For the directors, preparing a show actually starts 6 months before school starts, when the foundation of the show is built. Auditions happen at the end of the prior school year and, even before that, the directors start to figure out the costumes and music for the coming year. There isn’t a predetermined formula for choosing the music and theme for a show. Sometimes a song or idea that a director already has in mind or just a general idea starts the show creation process. There are some websites for show choirs that have music already arranged for people to select and others where a group can ask for specific pieces to be arranged specially for their group. Directors can get really creative with their shows, but there doesn’t have to be a theme to every show choir performance. Every show is incredible in its own way, typically incorporating popular modern hits, songs from the show choir parents’ or grandparents’ youth, or even a combination or “mashup” of two or more such songs.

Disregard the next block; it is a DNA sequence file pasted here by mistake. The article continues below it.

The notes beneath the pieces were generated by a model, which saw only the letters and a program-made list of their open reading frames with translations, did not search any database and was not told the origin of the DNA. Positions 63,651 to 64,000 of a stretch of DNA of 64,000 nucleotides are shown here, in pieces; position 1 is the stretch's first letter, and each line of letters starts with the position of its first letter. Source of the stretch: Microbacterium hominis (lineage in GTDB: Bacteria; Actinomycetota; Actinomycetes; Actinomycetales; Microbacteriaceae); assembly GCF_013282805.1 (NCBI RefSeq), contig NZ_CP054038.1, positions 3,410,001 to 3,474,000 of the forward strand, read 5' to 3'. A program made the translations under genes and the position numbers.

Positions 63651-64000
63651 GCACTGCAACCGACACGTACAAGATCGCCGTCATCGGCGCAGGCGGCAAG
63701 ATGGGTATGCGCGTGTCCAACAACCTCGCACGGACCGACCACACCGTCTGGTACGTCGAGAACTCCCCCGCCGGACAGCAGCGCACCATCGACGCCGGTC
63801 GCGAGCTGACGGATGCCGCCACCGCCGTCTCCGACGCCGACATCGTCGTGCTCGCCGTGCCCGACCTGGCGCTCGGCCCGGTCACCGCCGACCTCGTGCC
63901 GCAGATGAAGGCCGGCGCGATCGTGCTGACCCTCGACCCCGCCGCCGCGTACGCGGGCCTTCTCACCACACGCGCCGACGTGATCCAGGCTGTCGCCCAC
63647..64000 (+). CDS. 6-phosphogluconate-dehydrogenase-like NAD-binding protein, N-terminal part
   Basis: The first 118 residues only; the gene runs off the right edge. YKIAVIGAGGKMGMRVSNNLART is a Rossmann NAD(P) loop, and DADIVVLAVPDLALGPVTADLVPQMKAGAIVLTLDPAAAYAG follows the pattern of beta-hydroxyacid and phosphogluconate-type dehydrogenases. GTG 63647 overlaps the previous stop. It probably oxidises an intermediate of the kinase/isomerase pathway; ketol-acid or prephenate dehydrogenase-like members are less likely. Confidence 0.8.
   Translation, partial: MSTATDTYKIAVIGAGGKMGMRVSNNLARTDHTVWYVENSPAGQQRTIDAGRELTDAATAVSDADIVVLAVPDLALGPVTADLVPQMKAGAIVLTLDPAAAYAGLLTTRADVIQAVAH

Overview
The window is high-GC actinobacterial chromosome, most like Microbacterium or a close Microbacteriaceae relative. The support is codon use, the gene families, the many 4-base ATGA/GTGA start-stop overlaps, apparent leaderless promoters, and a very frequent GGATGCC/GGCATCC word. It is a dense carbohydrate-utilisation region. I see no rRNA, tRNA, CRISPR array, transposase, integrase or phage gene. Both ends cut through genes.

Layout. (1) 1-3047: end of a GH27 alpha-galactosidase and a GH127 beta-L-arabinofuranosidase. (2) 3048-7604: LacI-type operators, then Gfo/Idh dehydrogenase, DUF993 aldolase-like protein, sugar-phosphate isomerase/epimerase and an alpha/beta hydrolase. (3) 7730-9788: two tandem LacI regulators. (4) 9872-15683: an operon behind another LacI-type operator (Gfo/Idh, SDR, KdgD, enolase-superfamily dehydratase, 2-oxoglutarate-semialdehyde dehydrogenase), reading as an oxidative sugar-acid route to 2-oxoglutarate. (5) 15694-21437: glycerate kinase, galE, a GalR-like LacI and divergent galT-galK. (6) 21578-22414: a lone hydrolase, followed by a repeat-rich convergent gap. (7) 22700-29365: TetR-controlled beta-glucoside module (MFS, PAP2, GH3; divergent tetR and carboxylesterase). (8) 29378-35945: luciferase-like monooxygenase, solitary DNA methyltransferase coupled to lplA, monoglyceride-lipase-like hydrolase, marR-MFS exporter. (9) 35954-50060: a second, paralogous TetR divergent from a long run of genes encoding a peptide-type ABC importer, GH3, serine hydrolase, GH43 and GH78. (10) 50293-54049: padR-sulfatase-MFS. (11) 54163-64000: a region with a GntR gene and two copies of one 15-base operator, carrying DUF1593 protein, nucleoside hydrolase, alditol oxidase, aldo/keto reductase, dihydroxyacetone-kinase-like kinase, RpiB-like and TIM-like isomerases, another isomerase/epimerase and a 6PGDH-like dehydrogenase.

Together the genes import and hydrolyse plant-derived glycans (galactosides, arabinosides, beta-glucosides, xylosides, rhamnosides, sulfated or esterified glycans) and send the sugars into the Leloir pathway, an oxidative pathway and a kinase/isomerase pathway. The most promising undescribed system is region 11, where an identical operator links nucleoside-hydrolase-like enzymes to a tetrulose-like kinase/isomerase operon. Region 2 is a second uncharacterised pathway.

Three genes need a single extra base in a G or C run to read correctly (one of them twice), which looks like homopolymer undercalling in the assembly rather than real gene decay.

Head Director of both high school groups, Susan Appl, noted that the music drives the costumes she selects – either borrowing, buying or renting used costumes from other choirs or buying brand new from online companies, some of which sell entire themed packages. Sometimes the costumes are chosen to fit the theme of the show, such as a galaxy print dress or capes with a space age material for Eagle Express this year, or they can just be eye-catching, such as the flashy and fully sequined red dress for Special Request. It can take a long time to get so many costumes for a group, so measurements must be taken the year prior to a current year’s show choir season. After receiving the costumes, group members try them on, but high school students are always growing and changing and companies sizing varies widely, so adjustments might need to be made to costumes so they’ll fit properly.